Food Terrorism in Nigeria: Fears, Possibilities and Action

Kenneth Chukwuemeka Nwoko

Abstract


The September 11, 2001 attacks on the United States, the subsequent anthrax follow-up and the US embassy attack in Kenya not only demonstrated the extent and possibilities of terrorist attacks on both the weak and strong and even the most sophisticated security conscious of nations, but also the extent, methods and forms which the perpetrators can employ to make their statement or achieve their objectives. These and other events around the world reflect the emerging typologies of the phenomenon in contemporary times

The US Food and Drug Administration (FDA) at a time raised fears of a high likelihood, in the future, of food terrorism or an incident of unintentional food contamination that would result in serious food borne illness that would affect a significant number of people. The question then is, since no country is isolated in international politics and bearing in mind the symbolic nature of most terrorist acts, what are the possibilities of such attacks on Nigeria’s food supply and what are the emergency response capabilities of the country in such occurrences.

The geopolitics of Nigeria and her status as the most populous black nation in the world as well as the inherent religious intolerance in her domestic politics in particular the Maitasina riot, Bokoharam disturbances and Talakuta riot are all pointers to the precarious position of the country on the terrorist drawing board.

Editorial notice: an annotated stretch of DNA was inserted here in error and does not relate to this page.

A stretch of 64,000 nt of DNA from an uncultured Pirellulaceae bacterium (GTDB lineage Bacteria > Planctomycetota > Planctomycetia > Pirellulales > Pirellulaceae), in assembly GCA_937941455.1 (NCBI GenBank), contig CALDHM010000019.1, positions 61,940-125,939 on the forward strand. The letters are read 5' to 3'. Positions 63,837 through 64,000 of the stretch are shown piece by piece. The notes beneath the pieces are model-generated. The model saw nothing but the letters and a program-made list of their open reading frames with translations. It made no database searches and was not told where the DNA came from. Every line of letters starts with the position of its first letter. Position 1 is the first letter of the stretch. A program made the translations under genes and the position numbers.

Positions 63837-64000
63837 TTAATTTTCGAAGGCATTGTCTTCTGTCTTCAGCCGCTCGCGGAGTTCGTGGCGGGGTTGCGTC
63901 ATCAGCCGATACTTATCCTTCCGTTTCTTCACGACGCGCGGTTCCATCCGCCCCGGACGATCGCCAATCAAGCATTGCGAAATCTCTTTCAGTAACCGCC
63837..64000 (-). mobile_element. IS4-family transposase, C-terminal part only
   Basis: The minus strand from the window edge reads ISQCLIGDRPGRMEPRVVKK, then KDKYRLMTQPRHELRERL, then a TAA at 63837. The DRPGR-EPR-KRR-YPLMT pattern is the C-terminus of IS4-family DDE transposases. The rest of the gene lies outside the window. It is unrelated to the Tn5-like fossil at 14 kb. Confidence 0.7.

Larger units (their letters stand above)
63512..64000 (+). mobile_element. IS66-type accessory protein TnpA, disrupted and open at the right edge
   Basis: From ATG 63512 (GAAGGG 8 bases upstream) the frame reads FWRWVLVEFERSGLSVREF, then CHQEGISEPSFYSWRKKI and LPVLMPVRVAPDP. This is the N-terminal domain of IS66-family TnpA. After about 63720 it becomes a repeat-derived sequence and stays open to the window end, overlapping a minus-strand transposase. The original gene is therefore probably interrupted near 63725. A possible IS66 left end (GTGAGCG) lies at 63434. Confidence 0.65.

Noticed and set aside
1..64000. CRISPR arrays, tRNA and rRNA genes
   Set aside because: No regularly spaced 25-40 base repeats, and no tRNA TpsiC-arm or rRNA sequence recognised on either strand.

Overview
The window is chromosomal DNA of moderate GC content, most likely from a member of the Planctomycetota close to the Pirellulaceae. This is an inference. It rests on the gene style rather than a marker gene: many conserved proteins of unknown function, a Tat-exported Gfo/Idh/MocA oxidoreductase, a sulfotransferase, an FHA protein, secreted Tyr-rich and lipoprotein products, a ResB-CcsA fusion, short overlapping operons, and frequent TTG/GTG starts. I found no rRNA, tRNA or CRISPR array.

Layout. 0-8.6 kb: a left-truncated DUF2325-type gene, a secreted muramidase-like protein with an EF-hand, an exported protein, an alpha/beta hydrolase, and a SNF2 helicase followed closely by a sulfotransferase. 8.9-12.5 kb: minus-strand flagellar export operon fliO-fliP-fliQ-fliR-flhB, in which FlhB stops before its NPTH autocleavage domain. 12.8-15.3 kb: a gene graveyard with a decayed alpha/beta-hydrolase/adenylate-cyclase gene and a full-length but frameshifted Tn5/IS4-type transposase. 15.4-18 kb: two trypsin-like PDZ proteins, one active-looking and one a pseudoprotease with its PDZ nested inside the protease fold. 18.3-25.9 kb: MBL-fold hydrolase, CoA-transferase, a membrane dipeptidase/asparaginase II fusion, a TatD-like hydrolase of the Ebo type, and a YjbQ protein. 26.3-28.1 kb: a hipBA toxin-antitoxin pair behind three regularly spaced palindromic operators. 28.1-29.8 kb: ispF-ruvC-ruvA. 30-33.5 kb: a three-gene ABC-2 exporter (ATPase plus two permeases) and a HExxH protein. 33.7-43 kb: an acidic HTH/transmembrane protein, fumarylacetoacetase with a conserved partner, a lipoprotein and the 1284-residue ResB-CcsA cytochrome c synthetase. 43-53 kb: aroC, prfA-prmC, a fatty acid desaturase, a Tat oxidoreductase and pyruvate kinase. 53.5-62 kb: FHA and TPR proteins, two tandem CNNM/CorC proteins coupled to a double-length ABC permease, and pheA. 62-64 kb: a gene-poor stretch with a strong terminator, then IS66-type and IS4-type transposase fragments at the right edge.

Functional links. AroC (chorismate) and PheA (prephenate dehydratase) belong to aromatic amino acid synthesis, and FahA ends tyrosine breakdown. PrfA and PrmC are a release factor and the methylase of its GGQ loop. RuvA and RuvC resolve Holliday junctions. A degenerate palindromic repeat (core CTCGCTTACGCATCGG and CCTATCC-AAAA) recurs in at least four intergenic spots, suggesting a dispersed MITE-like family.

This work analyzes the possibilities of food terrorism in Nigeria. It examines the factors that heighten the susceptibility of the country to such attacks and evaluates the country’s emergency response capabilities in the face of such reality. The paper argues that just as other countries have learnt from the US experience, Nigeria should also perfect her strategies to counter or manage such eventualities. 

Full Text: PDF DOI: 10.5539/jpl.v4n1p159

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Journal of Politics and Law ISSN 1913-9047 (Print) ISSN 1913-9055 (Online)

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